The Racetrack is a dry lakebed playa that is known for its unique geologic features and "moving rocks" phenomenon. Ten thousand years ago this area was a large lake, but climate changed over time and the water dried up and left the cracked, muddy lakebed.
On the surface, trails from rocks (some weighing hundreds of pounds) can be seen in the dried, cracked mud. The moving rocks are unique to the Racetrack and were once a mystery. A longtime theory suggested it was a combination of rain and high winds that pushed the rocks. With just enough rain the surface could become slippery and strong winds could push the rocks across the mud.
In 2013 a researcher was lucky enough to actually observe the rocks moving! Observers found that overnight temperatures periodically drop low enough to cause rain water to freeze. On a sunny day, a thin ice sheet can heat up and start to break apart into large floating pieces that the wind pushes like a sail over the muddy terrain, leaving the trails. Mystery solved? Perhaps, but either way, this unusual and interesting site is worth the long (and rough!) drive to see in person.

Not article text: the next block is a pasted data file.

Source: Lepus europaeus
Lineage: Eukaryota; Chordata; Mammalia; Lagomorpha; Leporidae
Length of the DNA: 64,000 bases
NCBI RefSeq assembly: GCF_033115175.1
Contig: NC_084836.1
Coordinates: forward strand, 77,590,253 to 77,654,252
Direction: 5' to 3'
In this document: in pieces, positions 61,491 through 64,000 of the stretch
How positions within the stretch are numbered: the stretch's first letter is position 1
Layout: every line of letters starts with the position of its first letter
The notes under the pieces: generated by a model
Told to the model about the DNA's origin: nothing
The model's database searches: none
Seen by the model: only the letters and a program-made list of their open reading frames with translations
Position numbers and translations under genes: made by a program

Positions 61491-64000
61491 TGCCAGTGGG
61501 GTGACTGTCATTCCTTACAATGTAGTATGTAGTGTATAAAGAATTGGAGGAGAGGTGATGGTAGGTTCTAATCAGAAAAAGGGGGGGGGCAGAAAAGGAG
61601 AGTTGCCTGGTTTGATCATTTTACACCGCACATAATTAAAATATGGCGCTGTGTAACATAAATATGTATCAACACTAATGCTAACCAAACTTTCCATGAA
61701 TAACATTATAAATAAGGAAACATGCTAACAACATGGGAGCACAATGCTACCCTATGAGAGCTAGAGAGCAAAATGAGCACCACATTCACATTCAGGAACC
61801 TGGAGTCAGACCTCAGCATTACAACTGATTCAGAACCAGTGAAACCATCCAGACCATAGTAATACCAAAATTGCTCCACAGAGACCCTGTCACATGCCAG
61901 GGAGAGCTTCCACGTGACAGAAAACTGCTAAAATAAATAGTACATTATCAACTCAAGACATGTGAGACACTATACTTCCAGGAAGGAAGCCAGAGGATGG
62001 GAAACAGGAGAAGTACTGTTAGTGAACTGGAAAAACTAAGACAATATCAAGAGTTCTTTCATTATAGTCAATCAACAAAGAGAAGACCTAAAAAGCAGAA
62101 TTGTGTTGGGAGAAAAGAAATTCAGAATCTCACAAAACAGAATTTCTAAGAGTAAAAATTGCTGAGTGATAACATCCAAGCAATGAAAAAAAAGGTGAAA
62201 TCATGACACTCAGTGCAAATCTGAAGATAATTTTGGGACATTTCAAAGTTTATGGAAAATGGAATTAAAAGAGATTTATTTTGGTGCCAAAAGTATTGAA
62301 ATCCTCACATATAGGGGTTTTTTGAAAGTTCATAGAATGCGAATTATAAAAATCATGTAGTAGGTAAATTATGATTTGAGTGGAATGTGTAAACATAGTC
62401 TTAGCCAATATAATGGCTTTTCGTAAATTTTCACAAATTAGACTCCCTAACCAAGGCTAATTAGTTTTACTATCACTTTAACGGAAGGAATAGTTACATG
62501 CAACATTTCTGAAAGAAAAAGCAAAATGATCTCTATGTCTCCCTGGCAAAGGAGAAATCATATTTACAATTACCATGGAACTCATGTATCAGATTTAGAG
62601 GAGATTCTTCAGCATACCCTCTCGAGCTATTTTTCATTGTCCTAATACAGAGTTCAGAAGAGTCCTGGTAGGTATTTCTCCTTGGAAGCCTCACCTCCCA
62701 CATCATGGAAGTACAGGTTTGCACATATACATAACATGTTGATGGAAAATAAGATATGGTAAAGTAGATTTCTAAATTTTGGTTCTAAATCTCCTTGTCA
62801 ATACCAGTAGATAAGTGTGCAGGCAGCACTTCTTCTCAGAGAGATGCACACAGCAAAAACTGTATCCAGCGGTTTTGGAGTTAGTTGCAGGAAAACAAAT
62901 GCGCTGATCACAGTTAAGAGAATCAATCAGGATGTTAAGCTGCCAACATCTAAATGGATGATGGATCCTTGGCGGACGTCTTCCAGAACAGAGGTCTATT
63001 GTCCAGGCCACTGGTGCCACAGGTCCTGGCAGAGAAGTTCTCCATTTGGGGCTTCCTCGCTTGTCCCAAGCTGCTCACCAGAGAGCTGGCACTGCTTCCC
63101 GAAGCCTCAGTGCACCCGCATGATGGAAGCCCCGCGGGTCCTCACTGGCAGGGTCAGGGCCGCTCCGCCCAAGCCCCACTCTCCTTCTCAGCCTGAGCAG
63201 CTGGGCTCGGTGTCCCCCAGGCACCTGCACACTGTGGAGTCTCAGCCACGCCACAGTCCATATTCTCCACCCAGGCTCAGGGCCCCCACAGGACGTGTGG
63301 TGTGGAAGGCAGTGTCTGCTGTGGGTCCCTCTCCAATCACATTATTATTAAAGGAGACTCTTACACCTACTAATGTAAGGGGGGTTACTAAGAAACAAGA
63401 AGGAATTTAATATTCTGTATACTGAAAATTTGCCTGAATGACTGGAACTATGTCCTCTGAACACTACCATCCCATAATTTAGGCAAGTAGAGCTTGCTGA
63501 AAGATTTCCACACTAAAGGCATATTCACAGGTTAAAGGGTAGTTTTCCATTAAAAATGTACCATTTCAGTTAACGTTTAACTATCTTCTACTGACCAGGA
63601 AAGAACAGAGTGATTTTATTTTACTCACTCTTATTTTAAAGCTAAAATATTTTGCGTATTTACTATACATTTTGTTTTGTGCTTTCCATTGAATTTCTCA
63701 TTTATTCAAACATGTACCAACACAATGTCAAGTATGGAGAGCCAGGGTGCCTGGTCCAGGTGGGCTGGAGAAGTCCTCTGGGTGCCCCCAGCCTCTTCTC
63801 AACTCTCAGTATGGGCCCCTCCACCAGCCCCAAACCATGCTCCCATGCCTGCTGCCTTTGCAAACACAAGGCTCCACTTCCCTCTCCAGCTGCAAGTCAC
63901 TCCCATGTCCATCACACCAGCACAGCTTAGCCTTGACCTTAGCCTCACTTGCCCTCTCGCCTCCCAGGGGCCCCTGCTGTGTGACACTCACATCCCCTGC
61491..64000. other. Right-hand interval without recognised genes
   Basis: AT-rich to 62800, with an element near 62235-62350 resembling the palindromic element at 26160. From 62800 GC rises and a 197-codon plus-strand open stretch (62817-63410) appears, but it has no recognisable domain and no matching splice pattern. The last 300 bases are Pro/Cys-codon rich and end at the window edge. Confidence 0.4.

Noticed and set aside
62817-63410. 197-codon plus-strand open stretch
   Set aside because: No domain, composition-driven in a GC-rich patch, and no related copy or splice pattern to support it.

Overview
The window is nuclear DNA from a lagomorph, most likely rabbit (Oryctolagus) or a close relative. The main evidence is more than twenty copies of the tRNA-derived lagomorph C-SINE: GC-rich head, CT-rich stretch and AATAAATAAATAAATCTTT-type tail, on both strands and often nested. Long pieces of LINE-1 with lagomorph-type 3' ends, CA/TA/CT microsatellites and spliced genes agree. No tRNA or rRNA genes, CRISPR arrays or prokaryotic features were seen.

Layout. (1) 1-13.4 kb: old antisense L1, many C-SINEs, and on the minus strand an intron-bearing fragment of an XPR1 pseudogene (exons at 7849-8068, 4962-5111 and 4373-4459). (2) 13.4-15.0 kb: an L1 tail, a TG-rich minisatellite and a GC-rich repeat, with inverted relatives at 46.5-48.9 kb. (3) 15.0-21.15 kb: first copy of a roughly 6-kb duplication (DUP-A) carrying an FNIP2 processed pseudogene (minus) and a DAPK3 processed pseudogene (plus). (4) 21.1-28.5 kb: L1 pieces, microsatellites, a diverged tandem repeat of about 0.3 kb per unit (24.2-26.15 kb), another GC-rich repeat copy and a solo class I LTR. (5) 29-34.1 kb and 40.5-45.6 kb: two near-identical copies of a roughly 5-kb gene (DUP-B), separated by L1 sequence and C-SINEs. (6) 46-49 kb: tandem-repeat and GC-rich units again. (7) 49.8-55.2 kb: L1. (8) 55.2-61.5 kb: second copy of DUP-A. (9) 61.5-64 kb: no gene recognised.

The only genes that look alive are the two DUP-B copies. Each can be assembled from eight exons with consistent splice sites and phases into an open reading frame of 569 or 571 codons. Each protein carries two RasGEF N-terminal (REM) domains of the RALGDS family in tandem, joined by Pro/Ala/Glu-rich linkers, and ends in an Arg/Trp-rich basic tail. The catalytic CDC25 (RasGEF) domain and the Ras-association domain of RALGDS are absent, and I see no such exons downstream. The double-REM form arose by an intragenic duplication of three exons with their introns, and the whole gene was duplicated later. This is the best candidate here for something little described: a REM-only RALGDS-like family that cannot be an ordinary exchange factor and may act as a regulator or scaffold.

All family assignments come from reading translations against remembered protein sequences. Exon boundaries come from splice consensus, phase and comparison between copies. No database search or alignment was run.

The playa itself is about 2 miles wide and 3 miles long. In the middle is the Grandstand, an outcropping of rock that provides great views. Most of the rocks can be seen at the southern end of the playa. As you’re exploring the area, keep an eye out for wildlife tracks in the dried mud, and be sure to bring plenty of water and sunscreen.
Note that the road to reach the playa can be rough and requires high-clearance vehicles with four-wheel drive. Also, help protect the area by staying off of the mud when it’s wet and by leaving the rocks behind.